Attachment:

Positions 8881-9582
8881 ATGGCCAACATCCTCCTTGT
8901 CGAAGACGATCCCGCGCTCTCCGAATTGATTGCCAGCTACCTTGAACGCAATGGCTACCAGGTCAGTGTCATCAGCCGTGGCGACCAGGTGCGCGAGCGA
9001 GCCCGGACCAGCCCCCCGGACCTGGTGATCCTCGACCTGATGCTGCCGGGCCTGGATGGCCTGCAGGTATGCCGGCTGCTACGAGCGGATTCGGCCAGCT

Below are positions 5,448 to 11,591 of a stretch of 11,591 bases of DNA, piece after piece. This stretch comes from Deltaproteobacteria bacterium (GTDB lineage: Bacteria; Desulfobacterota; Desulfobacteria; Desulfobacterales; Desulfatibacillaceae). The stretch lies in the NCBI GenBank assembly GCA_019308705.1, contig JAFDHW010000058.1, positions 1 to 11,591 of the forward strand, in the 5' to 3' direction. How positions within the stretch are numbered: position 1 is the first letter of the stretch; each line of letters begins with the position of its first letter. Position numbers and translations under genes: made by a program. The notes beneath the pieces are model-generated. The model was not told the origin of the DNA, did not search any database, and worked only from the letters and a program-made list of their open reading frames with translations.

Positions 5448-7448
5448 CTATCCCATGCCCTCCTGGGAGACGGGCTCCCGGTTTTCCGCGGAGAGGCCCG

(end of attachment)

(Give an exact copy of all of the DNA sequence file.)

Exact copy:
Positions 8881-9582
8881 ATGGCCAACATCCTCCTTGT
8901 CGAAGACGATCCCGCGCTCTCCGAATTGATTGCCAGCTACCTTGAACGCAATGGCTACCAGGTCAGTGTCATCAGCCGTGGCGACCAGGTGCGCGAGCGA
9001 GCCCGGACCAGCCCCCCGGACCTGGTGATCCTCGACCTGATGCTGCCGGGCCTGGATGGCCTGCAGGTATGCCGGCTGCTACGAGCGGATTCGGCCAGCT

Below are positions 5,448 to 11,591 of a stretch of 11,591 bases of DNA, piece after piece. This stretch comes from Deltaproteobacteria bacterium (GTDB lineage: Bacteria; Desulfobacterota; Desulfobacteria; Desulfobacterales; Desulfatibacillaceae). The stretch lies in the NCBI GenBank assembly GCA_019308705.1, contig JAFDHW010000058.1, positions 1 to 11,591 of the forward strand, in the 5' to 3' direction. How positions within the stretch are numbered: position 1 is the first letter of the stretch; each line of letters begins with the position of its first letter. Position numbers and translations under genes: made by a program. The notes beneath the pieces are model-generated. The model was not told the origin of the DNA, did not search any database, and worked only from the letters and a program-made list of their open reading frames with translations.

Positions 5448-7448
5448 CTATCCCATGCCCTCCTGGGAGACGGGCTCCCGGTTTTCCGCGGAGAGGCCCG